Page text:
Jack: We recorded Bruise Constellation over two days in 2009, not realising it would be released as an album. We were making demos for an album but then ended up just releasing those recordings. Our lives were pretty chaotic already by this point, and getting the band from that album together to record was pretty difficult at the time (the band on Bruise Constellation was ourselves, Jai K Morris-Smith on Guitar, Al Haddock on bass and Jeff Lewis on drums).
I was personally pretty blown away by the response to the album – I can be a bit of a perfectionist when it comes to creative endeavours, so I wasn’t that happy with the recordings initially, but in hindsight I’m proud of what we made with the limited resources and sanity we had at the time. We always intended on making music consistently for as long as we could, like The Stones, and we were always planning our next move.
We met with Sub Pop at their Seattle offices about doing a 7″ for their Hardly Art imprint (which came out in 2011 as ‘Slave’/’Honey’) and discussed an album. Then things fell apart for me in my private life and it became clear that I needed to take care of myself and get better before we could continue functioning as a band, so we essentially dissolved in 2011 after releasing ‘Slave’/’Honey’, potentially on the cusp of bigger things for the band, but at the expense of our wellbeing and friendships. So we pulled the plug indefinitely.
What was the origin of these four tracks? Were they holdovers from Bruise Constellation writing sessions or fresh material?
Jack: ‘Neon Idol’ and ‘Come To The Beach’ were relatively new songs for us at the time we recorded it, having written them earlier that year in Australia, but Wicked Wicked Time was formed in the earliest stages of us being a band – back in 2007 when Angie and I decided to start writing. I had almost never played guitar before and that was the first song on guitar that I had ever written myself. Angie and I workshopped it into something semi-cohesive, wrote vocals and lyrics and never really revisited it once we started writing more straightforward material, until we decided to record it in Columbus. Then we solidified lyrics and structure etc – I think it’s my favourite song from the record because it took three years to write and record. We released our first 7″ ‘Total Waste’/’Everybody Left’ in 2008 on R.I.P. Society (their first release also), and around the time of writing those songs we also came up with ‘Winning Streak’, which we played live occasionally but could never find a good fit for on any releases until this EP came to be, somewhat spontaneously, so these songs span 2007-2010 but were recorded in one long night late 2010.
What sparked the idea of recording them while on tour?
Jack: We were staying with Matt from Psychedelic Horseshit and Beth from Times New Viking (both Siltbreeze label mates of ours) and we had been discussing the possibility of recording with them when we had a night off in Columbus prior to our arrival. It happened pretty organically and haphazardly – as is the nature of touring – which I think adds to the shambolic, wasted, gnarly beauty of these recordings.
From what I’ve read this was a gruelling trip for the band. How much did setting and circumstance play in shaping these recordings?
Jack: I don’t think this record would sound the way it does if it had been recorded in a different time and place. The band was tighter than ever but this night we were also particularly loose, which is one of my favourite qualities in rock and roll music – that tension between stadium rock and blown-out experimentation. I also think that working with a character like Matt definitely lent an added level of fucked-up-ness to this session, which feels like a fossil by this point – a snapshot of a very specific and somewhat unfamiliar juncture in our lives.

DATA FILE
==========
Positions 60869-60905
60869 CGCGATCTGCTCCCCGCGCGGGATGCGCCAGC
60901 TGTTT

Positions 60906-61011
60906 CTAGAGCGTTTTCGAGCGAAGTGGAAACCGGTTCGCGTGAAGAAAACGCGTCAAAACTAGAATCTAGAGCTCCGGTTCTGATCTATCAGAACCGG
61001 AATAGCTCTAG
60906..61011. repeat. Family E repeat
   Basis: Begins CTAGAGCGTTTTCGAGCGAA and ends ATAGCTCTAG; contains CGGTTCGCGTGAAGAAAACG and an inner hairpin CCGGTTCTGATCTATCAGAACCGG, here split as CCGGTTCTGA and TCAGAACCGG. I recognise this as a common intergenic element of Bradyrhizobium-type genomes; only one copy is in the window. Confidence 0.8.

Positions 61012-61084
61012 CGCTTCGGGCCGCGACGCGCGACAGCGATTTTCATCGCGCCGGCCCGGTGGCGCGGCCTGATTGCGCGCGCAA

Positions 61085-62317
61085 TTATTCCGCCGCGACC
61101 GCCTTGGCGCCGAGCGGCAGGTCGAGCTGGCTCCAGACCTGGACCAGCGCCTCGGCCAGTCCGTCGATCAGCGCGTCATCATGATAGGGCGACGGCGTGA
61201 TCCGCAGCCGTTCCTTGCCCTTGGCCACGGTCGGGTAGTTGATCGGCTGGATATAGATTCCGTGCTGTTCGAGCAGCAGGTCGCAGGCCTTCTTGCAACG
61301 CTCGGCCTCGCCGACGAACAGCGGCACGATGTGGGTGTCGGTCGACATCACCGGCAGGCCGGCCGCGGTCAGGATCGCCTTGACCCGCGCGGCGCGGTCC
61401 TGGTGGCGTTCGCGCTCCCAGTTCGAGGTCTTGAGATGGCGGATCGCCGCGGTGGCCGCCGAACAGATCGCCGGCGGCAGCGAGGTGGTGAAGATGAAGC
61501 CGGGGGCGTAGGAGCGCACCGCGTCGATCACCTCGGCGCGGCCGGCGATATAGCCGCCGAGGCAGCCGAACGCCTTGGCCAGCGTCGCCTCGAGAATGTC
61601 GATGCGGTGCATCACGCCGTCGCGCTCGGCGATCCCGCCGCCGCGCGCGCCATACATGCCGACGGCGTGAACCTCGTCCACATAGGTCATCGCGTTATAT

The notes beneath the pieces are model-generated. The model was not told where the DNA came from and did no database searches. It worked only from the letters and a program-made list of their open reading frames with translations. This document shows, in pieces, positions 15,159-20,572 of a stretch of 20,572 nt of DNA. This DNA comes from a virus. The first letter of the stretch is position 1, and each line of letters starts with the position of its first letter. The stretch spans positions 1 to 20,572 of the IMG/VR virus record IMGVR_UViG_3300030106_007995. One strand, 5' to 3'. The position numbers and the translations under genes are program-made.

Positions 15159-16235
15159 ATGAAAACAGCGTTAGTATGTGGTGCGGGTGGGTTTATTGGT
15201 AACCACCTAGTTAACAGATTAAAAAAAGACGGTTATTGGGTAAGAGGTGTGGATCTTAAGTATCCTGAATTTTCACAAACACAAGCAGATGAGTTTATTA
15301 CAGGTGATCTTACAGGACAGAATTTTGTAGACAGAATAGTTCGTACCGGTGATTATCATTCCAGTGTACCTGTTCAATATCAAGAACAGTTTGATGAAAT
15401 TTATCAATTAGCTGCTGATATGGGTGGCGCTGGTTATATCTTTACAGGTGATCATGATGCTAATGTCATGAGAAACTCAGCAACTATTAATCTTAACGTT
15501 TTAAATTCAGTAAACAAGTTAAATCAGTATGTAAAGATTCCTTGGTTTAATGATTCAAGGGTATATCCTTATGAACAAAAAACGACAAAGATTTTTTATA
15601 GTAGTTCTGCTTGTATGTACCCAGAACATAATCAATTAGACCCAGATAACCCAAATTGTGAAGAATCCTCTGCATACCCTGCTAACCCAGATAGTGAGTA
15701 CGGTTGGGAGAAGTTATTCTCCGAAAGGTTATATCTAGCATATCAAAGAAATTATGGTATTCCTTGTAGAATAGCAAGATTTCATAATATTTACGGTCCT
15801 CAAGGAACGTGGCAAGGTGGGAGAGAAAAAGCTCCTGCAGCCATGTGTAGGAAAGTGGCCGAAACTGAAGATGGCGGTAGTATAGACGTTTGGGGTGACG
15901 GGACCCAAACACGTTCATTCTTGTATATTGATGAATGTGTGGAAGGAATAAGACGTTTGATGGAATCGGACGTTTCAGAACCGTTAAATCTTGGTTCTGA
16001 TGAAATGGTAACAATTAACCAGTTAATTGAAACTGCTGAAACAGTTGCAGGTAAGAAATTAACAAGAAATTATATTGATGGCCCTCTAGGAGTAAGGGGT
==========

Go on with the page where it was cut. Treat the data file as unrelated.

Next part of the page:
What was the recording session itself like? Smooth sailing or contentious in its own way?
Jack: As I mentioned previously, this was recorded on Thanksgiving 2010 – which was also my 22nd birthday – so by the time everything was set up and we hit record, we were all already well on our way to being wasted. Many hours and drinks later the last thing I remember is Angie and I forgetting almost all of the lyrics to ‘Wicked Wicked Time’ and having to re-write them in a stupor, then recording that song last. You can almost hear the chemicals and insanity seeping through the speakers.
Stylistically and thematically, what was new and exciting about these tracks for the two of you at the time?
Jack: Half the songs were new and fresh to us, while the other two were fairly old by this point – so it’s different for each song really. But I suppose this was kind of a full-stop on a period for us musically, our final scum-rock record before we recorded the dream-pop ‘Slave’/’Honey’ single in 2011, and eventually moved on to other projects and sounds, together and separately.
It’s been ten years since these tracks were recorded. I think I read that it was planned to come out through Bedroom Suck. What caused the delay?
Jack: So many things. We were originally supposed to release the EP with Sacred Bones, but after our US tour shit hit the fan more than once for me in my personal life/hell, so we put things on hold while I attempted to address these issues. A few years later we played a couple of shows as Circle Pit and spoke to Joe from Bedroom Suck about releasing the EP. He was keen and so were we, but I was still struggling with mental health and addiction, and so it never eventuated. Then the masters went missing (not the first time Circle Pit recordings have vanished into the ether), and Angie had to travel back to the states and track them down in what can only be described as a mission improbable, but as luck would have it we finally got them back, mostly intact.
What makes them resonate enough to warrant a release now?
Jack: We always intended to release them one day but after several years felt there was no real urgency to do so. Angie and I briefly reunited musically as GLÖSS in the mid-2010s, with a focus on more industrial, electronic sounds fused with guitar solos and rock-and-roll songwriting. We had other projects on the go (Angie was doing Southern Comfort, Ruined Fortune and solo work, while I had Drown Under and a solo noise project Terminal Infant), and I kept moving back to Melbourne, making it difficult to continue to collaborate consistently.